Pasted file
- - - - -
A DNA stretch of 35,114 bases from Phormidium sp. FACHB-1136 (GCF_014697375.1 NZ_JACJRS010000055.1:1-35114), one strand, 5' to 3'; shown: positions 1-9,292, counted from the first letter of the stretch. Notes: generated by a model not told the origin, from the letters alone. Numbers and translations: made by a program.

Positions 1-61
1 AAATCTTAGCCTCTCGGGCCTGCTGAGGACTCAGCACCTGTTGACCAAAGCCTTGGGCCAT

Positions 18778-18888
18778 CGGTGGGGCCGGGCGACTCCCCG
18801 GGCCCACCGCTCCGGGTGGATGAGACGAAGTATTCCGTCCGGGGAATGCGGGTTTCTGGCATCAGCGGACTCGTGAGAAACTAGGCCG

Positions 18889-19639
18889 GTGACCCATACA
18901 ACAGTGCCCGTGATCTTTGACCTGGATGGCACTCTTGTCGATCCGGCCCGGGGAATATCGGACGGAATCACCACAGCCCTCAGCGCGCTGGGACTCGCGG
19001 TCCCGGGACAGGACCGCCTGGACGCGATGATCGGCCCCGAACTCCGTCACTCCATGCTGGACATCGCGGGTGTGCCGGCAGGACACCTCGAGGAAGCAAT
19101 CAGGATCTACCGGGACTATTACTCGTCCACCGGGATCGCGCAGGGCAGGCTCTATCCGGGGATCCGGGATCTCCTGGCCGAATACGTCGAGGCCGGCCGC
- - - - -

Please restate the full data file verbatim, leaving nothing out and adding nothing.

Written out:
A DNA stretch of 35,114 bases from Phormidium sp. FACHB-1136 (GCF_014697375.1 NZ_JACJRS010000055.1:1-35114), one strand, 5' to 3'; shown: positions 1-9,292, counted from the first letter of the stretch. Notes: generated by a model not told the origin, from the letters alone. Numbers and translations: made by a program.

Positions 1-61
1 AAATCTTAGCCTCTCGGGCCTGCTGAGGACTCAGCACCTGTTGACCAAAGCCTTGGGCCAT

Positions 18778-18888
18778 CGGTGGGGCCGGGCGACTCCCCG
18801 GGCCCACCGCTCCGGGTGGATGAGACGAAGTATTCCGTCCGGGGAATGCGGGTTTCTGGCATCAGCGGACTCGTGAGAAACTAGGCCG

Positions 18889-19639
18889 GTGACCCATACA
18901 ACAGTGCCCGTGATCTTTGACCTGGATGGCACTCTTGTCGATCCGGCCCGGGGAATATCGGACGGAATCACCACAGCCCTCAGCGCGCTGGGACTCGCGG
19001 TCCCGGGACAGGACCGCCTGGACGCGATGATCGGCCCCGAACTCCGTCACTCCATGCTGGACATCGCGGGTGTGCCGGCAGGACACCTCGAGGAAGCAAT
19101 CAGGATCTACCGGGACTATTACTCGTCCACCGGGATCGCGCAGGGCAGGCTCTATCCGGGGATCCGGGATCTCCTGGCCGAATACGTCGAGGCCGGCCGC